Above images source – microbewiki.kenyon.edu
The Lactobacillus bacterium, stained blue here, colonizes the human gut when people eat yogurt. A new study details how L. rahmnosus, a single-organism probiotic, helps the gut microbiome flourish.
Microbiome Restoration Editors note –
While it may seem that certain bacteria may not produce any exotic or powerful compounds that the body uses directly, it now appears that certain probiotic bacteria act as “traffic cops” or regulators of the other bacteria. It is likely that these are as important as the bacteria that directly produce helpful compounds.
Lactobacillus, also called Döderlein’s bacillus, is a genus of Gram-positive facultative anaerobic or microaerophilic rod-shaped bacteria. They are a major part of the lactic acid bacteria group, named as such because most of its members convert lactose and other sugars to lactic acid. In humans they are present in the vagina and the gastrointestinal tract, where they make up a small portion of the gut flora. They are usually benign, except in the mouth where they have been associated with cavities and tooth decay (dental caries). Many species are prominent in decaying plant material. The production of lactic acid makes its environment acidic, which inhibits the growth of some harmful bacteria. Several members of the genus have had their genome sequenced.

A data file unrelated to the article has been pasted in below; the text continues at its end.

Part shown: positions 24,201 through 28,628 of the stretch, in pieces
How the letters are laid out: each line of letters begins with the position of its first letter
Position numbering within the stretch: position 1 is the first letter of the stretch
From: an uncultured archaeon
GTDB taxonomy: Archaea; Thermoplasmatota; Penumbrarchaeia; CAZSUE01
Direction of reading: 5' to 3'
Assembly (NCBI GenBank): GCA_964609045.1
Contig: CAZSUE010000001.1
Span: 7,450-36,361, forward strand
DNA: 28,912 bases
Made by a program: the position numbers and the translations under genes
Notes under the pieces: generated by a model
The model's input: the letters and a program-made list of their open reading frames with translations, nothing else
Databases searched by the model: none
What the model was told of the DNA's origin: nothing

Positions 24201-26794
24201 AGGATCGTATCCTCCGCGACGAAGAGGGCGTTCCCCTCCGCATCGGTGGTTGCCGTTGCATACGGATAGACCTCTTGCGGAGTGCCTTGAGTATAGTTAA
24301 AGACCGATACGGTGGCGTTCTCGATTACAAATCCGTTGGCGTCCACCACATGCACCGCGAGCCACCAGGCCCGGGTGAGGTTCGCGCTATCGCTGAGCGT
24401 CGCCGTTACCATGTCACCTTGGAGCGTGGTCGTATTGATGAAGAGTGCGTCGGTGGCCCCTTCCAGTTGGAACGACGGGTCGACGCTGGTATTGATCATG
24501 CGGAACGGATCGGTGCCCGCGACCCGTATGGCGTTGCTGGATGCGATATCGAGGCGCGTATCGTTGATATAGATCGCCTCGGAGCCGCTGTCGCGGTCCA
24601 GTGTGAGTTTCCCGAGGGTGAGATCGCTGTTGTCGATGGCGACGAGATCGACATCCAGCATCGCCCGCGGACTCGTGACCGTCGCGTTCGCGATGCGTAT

Source – Wikipedia
Lactobacillus reuteri are Gram-positive, rod-shaped, and anaerobic. These heterofermentatic lactic acid bacterium naturally inhabit the gut of a wide range of organisms, including humans, pigs, chickens and mice . They can also be isolated from human breast milk . In vitro, Lactobacillus reuteri grows optimally on MRS media at 37 degrees Celsius . They have also been found to grow in biofilms . The Food and Agricultural Organization of the United Nations describes probiotics as “live microorganisms which when administered in adequate amounts confer a health benefit on the host,”  an idea first vocalized by Elie Metchnikoff, in the early 1900’s . L. reuteri produces reuterin, an antimicrobial that inhibits growth of harmful bacteria, fungi, and protozoa. Due to these probiotic properties, L. reuteri is believed to be a promising therapy for the alleviation and reduction of certain illnesses related to gastrointestinal health, oral health, and urogenital health, including infantile colic, eczema, and H. pylori infection .
Source – microbewiki.kenyon.edu